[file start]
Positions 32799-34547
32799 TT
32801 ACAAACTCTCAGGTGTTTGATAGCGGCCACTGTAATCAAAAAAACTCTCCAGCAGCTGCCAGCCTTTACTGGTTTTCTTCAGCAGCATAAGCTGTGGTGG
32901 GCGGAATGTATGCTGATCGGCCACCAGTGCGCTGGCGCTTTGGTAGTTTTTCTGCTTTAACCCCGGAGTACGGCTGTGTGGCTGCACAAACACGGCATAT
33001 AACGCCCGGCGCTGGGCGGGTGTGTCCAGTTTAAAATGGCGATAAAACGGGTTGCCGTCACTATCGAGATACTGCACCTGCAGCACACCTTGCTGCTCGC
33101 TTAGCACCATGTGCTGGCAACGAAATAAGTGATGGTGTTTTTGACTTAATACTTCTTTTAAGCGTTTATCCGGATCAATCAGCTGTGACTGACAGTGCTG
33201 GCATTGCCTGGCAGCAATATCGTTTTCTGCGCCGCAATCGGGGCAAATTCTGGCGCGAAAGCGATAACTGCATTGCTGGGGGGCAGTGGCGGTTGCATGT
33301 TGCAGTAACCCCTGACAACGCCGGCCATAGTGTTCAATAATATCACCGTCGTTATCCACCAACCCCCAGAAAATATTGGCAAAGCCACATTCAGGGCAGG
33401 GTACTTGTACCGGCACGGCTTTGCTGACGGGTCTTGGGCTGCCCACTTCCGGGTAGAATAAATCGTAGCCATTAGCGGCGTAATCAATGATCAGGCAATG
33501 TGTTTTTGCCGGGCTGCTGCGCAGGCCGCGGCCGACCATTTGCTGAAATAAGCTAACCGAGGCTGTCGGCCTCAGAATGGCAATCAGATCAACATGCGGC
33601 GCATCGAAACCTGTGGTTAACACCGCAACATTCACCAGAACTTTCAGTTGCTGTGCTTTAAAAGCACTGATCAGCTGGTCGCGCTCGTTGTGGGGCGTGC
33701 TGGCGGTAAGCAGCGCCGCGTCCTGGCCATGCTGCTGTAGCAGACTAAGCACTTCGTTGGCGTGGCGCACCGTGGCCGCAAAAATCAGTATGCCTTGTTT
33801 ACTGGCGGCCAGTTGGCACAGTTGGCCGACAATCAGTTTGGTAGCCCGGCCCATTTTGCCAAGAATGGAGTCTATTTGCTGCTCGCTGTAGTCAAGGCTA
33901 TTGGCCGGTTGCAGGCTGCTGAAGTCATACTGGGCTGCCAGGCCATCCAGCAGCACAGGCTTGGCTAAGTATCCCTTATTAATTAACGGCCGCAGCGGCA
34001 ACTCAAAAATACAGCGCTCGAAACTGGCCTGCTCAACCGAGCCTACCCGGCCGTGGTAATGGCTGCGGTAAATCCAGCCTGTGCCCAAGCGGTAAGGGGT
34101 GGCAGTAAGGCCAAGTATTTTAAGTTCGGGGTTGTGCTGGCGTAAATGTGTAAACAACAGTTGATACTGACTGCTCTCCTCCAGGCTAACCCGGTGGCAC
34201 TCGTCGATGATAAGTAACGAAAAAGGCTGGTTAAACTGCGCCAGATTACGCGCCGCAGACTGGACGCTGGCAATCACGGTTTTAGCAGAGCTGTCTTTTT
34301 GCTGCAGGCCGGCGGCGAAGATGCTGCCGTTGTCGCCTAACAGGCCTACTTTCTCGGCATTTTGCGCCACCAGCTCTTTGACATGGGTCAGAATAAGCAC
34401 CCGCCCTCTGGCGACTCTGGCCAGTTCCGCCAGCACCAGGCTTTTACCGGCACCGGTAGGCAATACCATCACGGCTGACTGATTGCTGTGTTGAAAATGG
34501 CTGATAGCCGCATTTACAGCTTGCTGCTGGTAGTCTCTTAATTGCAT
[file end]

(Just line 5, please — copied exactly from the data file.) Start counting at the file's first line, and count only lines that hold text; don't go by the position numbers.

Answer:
33001 AACGCCCGGCGCTGGGCGGGTGTGTCCAGTTTAAAATGGCGATAAAACGGGTTGCCGTCACTATCGAGATACTGCACCTGCAGCACACCTTGCTGCTCGC